Facebook could be facing a fine of up to €36m for breaching its transparency obligations under GDPR, according to a draft decision.
In this document, Ireland’s Data Protection Commission (DPC) proposes a fine of between €28m and €36m for the social media giant for failing to sufficiently inform users about how their data is processed.
The proposed fine stems from a complaint lodged against the social media giant by Austrian privacy activity Max Schrems. His non-profit digital rights group NOYB published the draft decision from the DPC online today (13 October).
The draft decision describes the infringements as “serious in nature” and says the case concerns “vast swathes of personal data impacting millions of data subjects” in the EU.
“I note in particular the impact a lack of transparency has on a data subject’s ability to be fully informed about their data protection rights, or indeed about whether in their view they should exercise those rights,” Data Protection Commissioner Helen Dixon writes in the document.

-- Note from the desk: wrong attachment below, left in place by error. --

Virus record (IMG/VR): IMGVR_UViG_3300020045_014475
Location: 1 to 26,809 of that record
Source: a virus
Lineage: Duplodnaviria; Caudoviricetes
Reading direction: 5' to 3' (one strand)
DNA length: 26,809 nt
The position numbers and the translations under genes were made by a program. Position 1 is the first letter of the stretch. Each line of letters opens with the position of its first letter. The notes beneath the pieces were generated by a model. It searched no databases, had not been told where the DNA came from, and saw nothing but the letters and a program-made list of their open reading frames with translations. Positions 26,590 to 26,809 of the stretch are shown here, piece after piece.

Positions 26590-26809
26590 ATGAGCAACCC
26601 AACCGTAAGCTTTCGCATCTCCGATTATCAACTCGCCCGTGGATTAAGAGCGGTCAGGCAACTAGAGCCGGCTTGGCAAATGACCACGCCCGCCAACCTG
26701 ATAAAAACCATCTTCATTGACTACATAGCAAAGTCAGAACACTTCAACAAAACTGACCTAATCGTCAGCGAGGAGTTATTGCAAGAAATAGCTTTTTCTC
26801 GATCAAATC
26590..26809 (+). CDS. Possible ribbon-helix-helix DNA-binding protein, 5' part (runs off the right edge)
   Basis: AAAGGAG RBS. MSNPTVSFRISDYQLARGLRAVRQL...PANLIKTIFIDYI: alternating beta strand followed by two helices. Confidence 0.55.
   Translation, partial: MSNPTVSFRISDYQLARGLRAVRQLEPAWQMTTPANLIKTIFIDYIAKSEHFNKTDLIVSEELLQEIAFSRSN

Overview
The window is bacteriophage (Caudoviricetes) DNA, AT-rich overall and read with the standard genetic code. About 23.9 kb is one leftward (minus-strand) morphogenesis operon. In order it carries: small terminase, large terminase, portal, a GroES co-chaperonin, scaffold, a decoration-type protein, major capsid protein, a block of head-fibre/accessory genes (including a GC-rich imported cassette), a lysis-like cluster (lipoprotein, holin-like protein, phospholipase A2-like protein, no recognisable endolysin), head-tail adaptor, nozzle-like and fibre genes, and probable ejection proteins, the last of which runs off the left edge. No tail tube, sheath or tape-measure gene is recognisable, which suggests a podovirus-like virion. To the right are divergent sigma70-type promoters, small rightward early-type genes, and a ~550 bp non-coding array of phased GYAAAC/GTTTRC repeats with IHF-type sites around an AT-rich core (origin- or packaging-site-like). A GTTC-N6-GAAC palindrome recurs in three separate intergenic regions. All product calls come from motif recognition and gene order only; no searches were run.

“I am taking into account the failure of an organisation of this size to provide sufficiently transparent materials in relation to the core of its business model.”
The DPC is the lead supervisory authority for Facebook in the EU, under GDPR’s ‘one-stop shop’ mechanism, as the social media company has its European headquarters in Ireland.
The Irish watchdog must now share the draft with other EU regulators before a final decision is made.
Siliconrepublic.com reached out to the DPC for comment. A spokesperson for the DPC told Reuters that it had sent the draft decision to the other supervisory authorities and had no further comment as the process is ongoing.
Last month, Facebook-owned WhatsApp was issued the DPC’s largest ever fine. The company was ordered to pay €225m for GDPR breaches, but it has issued legal proceedings aimed at setting aside the fine.
Who is Max Schrems?
Schrems is perhaps best known for a longstanding case against Facebook that resulted in a landmark EU ruling against the Privacy Shield tool last year. He has also filed several GDPR complaints against the social media company in Europe.
The privacy activist has been critical of the DPC in the past. Last year, he called on European authorities to push the Irish data watchdog to speed up its handling of cases he brought against Facebook.
He also told an Oireachtas Joint Committee on Justice earlier this year that there is a “spiral of unresolved complaints” when it comes to the DPC and GDPR.
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